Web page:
I was born in 1974. Movies were always my love and passion, ever since seeing Star Wars on the big screen on opening night at the Southend Odeon. It was December 1977, and I was three years old. In that same year, my amazing mum also took me to see the rerelease of 20,000 Leagues Under the Sea, which I talked about in this blog entry over here. We also went to see Bambi, because, hey, she was a dutiful mum and that’s the drill. It was the sci-fi stuff and the rubber monsters that stuck with me, though.
From that point, I knew I wanted to make movies. I think I was muddled about the process for a few years; early on, I thought I wanted to act but this was because I believed films were made in real time. I knew it was all fake, but I think I thought that Sam J Jones would receive the Flash Gordon script, memorise it and then turn up at the studio. He’d spend 90 minutes running away from explosions, snogging Melody Anderson and wearing a t-shirt with his own name on it, and then he’d just bask in the glory when the flick got released.
As soon as I realised this wasn’t the case, I knew I wanted to be a film director.
Life gets in the way, of course. After university I ended up in a variety of jobs, from cinema usher through to video shop assistant and then through to being a customer services trainer in an internet company. I punched the clock, but I knew these weren’t the things I wanted to do. I never stopped thinking about directing movies.
Somewhere along the way, I started doing stand-up comedy. Because this was the late nineties to early noughties we’re talking about, no clips of this phenomenon exist online. If the Kickstarter project hits its total, I’ll post one. Anyway, the stand-up part of my life collided with the internet company part of my life, and I set up Jinx Media in 2003 as a company dedicated to delivering short stand-up clips to mobile phones.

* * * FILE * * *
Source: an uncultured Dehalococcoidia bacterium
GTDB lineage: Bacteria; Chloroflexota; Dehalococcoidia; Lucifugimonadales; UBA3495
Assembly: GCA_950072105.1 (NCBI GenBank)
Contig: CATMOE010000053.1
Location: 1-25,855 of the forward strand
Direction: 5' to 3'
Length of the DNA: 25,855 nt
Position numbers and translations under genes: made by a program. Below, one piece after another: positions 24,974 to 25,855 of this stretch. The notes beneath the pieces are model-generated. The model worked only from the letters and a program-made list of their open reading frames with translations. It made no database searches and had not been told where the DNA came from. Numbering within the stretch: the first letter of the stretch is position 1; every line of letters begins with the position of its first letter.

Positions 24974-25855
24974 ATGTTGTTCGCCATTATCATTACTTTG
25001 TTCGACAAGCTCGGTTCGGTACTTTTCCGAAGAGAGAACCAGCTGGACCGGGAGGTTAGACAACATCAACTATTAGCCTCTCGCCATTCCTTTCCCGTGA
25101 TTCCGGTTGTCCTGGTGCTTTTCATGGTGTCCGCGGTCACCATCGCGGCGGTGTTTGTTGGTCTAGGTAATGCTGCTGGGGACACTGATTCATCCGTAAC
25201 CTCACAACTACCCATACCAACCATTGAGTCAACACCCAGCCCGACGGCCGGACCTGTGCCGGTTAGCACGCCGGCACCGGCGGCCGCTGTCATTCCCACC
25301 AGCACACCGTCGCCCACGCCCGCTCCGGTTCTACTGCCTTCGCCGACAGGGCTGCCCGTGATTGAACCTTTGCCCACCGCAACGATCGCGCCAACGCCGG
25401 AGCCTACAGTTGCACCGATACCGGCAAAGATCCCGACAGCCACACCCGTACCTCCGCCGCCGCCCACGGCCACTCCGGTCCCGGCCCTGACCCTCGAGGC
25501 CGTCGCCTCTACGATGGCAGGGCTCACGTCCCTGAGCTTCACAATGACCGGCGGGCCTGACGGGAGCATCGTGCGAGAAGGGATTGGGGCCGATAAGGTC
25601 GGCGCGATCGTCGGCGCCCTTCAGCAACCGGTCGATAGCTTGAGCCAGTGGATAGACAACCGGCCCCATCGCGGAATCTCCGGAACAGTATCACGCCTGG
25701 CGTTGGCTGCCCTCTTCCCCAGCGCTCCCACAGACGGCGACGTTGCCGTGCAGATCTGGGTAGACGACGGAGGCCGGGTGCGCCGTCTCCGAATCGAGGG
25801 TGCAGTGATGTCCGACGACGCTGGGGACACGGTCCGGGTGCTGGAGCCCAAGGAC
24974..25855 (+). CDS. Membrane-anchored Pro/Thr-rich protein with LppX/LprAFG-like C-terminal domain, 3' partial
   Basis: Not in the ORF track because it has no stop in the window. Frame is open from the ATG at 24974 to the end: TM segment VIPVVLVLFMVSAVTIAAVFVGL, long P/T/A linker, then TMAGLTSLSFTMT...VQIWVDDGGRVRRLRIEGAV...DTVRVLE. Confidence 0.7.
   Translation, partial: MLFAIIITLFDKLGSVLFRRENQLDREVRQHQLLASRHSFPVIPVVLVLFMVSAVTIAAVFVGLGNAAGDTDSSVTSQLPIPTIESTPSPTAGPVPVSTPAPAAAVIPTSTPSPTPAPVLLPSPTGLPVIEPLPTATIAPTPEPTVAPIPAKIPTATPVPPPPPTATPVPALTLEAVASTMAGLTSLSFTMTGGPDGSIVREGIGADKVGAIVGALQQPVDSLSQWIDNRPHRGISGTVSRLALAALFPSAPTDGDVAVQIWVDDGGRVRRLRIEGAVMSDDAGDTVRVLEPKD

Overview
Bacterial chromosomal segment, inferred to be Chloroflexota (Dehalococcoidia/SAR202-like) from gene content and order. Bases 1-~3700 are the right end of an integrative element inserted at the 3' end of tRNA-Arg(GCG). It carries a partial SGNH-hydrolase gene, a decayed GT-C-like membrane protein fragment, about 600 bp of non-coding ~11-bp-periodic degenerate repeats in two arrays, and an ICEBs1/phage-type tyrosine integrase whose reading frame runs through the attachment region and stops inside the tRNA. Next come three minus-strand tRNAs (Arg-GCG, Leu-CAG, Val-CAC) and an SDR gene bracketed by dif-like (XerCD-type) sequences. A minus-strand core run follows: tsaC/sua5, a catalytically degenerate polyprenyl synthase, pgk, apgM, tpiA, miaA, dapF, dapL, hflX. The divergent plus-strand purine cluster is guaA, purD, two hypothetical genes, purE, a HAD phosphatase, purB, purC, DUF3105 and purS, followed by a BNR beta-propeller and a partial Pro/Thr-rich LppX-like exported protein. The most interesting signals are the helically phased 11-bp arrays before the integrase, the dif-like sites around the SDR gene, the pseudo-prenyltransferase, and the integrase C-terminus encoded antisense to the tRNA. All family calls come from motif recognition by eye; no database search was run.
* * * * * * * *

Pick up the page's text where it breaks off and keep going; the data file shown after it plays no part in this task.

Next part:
The window during which this was a viable idea was incredibly short. One day, it seemed like delivering video to phones was just too hard from a technical point of view. The blink of an eye later, phones could get onto the web and a custom delivery system (let alone one that charged) looked utterly pointless. The idea missed its window, and I was left with a company with no purpose.
And we had a few grand in the bank.
Suddenly, it looked like the time had come to make the movie I’d dreamed of for so long.
Why am I telling you all this? Well, I’m telling you by way of context because of the video that awaits you at the end of this blog entry.
The short version: in 2004, (as you probably know if you’re reading this), I made a movie.
We had a small budget, very little practical experience and no connections. I advertised for cast and crew on the internet. I hired a warehouse, we built sets out of wood and I filmed a ludicrously ambitious script on a mini DV camcorder.
The movie was called Trashhouse.
It ended up getting a wide DVD release in the UK. I had the joy of walking into the branch of Blockbuster that I had once worked in, and seeing multiple copies on the shelf.
Kim Newman in Empire magazine said it had ‘Clever ideas but dodgy tech credits’.
While we went about our insane quest, we let filmmaker Mike Borland film everything we did. A cut-down version of Mike’s documentary ended up on the DVD.
What follows, for the first time, is the full uncensored version of that behind-the-scenes documentary.
It’s filmmaking 2004 style; no DSLRs, no video blogs because such things just didn’t exist. No YouTube, no Facebook. Editing footage at home was only just becoming possible. I cut the whole goddamn film on a PC with a 20 Gig hard drive.
There’s a lot of love going on here. For better or worse, this was where it started.